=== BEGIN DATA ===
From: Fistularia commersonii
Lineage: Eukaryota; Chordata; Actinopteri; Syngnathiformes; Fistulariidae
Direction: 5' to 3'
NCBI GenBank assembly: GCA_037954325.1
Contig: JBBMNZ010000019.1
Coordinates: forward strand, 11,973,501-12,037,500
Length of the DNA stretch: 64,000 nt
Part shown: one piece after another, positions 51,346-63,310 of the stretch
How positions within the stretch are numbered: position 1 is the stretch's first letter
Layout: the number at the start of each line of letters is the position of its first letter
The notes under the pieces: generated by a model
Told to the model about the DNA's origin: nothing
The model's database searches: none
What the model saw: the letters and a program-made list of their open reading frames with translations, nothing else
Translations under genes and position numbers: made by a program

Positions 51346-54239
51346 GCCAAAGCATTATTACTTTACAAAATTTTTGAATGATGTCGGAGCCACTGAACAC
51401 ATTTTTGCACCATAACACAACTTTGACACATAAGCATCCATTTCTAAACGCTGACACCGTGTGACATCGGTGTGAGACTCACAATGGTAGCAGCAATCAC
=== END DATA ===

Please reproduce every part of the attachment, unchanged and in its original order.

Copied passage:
From: Fistularia commersonii
Lineage: Eukaryota; Chordata; Actinopteri; Syngnathiformes; Fistulariidae
Direction: 5' to 3'
NCBI GenBank assembly: GCA_037954325.1
Contig: JBBMNZ010000019.1
Coordinates: forward strand, 11,973,501-12,037,500
Length of the DNA stretch: 64,000 nt
Part shown: one piece after another, positions 51,346-63,310 of the stretch
How positions within the stretch are numbered: position 1 is the stretch's first letter
Layout: the number at the start of each line of letters is the position of its first letter
The notes under the pieces: generated by a model
Told to the model about the DNA's origin: nothing
The model's database searches: none
What the model saw: the letters and a program-made list of their open reading frames with translations, nothing else
Translations under genes and position numbers: made by a program

Positions 51346-54239
51346 GCCAAAGCATTATTACTTTACAAAATTTTTGAATGATGTCGGAGCCACTGAACAC
51401 ATTTTTGCACCATAACACAACTTTGACACATAAGCATCCATTTCTAAACGCTGACACCGTGTGACATCGGTGTGAGACTCACAATGGTAGCAGCAATCAC